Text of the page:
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Saturday, April 13, 2013

Praying to the river gods

I pray to black-clouded gods today, watching them belch, their bulging bellies heavy over the river as I jog. A green oily slick reflects back at me from the water's surface through the trunks of trees and leaves and branches.
On the far side of the water, the mills start, and so does the litter, the bottles and cans, the styrofoam cups, collected on the other side as if the bank was designed for that purpose.
Hungry gray men huddle around trash can fires, even though the temperature has not yet dropped enough to justify the practice. They look like trolls, wrapped up in jackets and blankets and other people's discarded rags.
Traffic ignors them -- that constant parade of cars, buses and trucks along thin River Road. The drivers hardly see the river at all, except as an inconvenience, something they must steer around with too few bridges to accomodate their rush to work in the morning and their rush back home at night.
Few if any see the purple heads of fire weed bursting up from the reed cover in the spring, or the turtles that sun themselves on old long over the summer. Even the ducks and geese get little attention, except by the golf course people who complain about their droppings.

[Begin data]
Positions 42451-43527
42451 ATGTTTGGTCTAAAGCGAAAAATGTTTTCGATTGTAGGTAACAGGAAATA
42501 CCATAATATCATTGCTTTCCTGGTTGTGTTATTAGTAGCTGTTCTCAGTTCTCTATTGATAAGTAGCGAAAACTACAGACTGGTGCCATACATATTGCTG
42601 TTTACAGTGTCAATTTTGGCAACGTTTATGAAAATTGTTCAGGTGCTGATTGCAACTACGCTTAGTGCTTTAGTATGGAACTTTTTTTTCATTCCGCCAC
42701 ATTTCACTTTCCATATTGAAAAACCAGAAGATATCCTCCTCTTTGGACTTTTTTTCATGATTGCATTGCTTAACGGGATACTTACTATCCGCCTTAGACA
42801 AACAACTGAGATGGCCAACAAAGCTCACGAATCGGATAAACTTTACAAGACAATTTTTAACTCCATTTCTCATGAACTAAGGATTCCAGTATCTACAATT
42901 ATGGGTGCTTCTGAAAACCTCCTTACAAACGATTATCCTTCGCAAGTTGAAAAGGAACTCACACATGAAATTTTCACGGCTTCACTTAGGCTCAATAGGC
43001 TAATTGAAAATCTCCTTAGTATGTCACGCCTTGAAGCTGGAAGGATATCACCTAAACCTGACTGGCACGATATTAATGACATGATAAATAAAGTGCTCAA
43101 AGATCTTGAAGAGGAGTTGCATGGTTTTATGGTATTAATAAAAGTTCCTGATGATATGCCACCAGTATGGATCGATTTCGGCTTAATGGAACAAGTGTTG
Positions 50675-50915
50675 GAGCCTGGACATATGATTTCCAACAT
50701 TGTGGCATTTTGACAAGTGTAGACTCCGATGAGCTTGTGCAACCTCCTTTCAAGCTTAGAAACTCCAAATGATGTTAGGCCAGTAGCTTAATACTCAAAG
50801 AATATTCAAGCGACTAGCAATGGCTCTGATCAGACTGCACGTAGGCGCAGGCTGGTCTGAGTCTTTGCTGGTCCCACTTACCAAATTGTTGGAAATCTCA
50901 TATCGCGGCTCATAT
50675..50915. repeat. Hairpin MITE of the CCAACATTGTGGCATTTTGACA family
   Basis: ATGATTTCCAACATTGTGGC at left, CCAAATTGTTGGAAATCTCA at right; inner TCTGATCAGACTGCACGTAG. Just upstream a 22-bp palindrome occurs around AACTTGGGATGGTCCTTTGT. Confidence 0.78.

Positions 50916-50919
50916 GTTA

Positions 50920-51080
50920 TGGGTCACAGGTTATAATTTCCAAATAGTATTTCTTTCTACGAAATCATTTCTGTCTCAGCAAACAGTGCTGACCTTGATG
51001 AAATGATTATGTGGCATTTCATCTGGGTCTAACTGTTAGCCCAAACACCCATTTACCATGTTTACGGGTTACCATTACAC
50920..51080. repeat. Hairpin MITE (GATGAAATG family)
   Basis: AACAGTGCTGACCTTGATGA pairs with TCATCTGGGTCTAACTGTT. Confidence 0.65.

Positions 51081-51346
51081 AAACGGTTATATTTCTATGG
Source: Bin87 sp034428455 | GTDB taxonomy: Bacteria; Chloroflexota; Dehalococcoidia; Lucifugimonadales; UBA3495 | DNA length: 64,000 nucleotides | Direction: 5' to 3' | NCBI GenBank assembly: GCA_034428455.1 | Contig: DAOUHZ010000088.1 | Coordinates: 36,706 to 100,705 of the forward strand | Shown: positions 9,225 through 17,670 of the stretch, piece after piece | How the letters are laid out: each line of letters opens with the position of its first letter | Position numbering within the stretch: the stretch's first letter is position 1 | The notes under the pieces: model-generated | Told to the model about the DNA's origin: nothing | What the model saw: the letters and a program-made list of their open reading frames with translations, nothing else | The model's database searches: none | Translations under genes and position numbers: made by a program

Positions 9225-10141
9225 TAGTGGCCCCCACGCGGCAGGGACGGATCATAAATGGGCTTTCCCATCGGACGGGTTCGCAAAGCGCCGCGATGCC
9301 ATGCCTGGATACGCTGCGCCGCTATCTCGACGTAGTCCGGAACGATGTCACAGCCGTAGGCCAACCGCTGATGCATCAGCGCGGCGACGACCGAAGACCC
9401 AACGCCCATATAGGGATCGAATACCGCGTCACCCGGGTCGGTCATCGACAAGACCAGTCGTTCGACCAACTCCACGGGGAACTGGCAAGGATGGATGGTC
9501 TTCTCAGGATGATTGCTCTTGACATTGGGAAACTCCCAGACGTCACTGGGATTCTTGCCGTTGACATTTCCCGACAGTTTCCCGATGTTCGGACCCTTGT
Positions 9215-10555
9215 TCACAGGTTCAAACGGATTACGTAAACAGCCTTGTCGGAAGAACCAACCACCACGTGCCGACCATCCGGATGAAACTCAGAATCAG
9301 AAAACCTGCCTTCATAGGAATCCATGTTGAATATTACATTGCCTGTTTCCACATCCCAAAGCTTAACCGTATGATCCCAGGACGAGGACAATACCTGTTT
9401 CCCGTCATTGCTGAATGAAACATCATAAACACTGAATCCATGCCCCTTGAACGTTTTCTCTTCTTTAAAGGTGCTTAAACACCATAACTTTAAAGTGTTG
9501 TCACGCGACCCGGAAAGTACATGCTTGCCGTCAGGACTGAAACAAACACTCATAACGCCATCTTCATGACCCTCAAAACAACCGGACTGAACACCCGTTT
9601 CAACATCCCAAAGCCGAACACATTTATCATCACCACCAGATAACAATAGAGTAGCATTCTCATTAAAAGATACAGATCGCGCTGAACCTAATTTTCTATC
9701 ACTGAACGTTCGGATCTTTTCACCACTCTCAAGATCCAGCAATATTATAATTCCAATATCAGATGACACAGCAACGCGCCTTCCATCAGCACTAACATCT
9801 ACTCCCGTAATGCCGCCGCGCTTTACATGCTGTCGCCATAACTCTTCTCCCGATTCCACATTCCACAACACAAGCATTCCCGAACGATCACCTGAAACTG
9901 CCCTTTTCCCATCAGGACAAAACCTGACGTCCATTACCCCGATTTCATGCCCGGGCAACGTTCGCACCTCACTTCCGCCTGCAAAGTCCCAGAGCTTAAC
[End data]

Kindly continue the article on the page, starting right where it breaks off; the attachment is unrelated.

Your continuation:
If an unexamined life is not worth living, then these lives here have no future, though I struggle each day to give them a little of my attention, hoping my limited effort will be enough.
I pray to the cloud gods and the mill gods and the gods that built the road upon which I run, seeking their favor in preserving at least a little of what I see, praying that the warm water that boils out of the power plant pipes do not kill all the fish, and that poison spilled from the chemical plants at night won't kill me.
I jog on, passed the used car lots, the Dunkin Donuts, the police station and diner, jog passed the last outposts of civilization on this side, to where the old lady leaves out food for the geese, where the foot of the old bridge takes my step and delivers me to the highway side so I might jog home again.
I pray to the bridge god, too, thanking him for the favor, and for the sight of the outstretched river beneath, where river reeds lift up their heads in praise, leaving me chilled, but not from cold.

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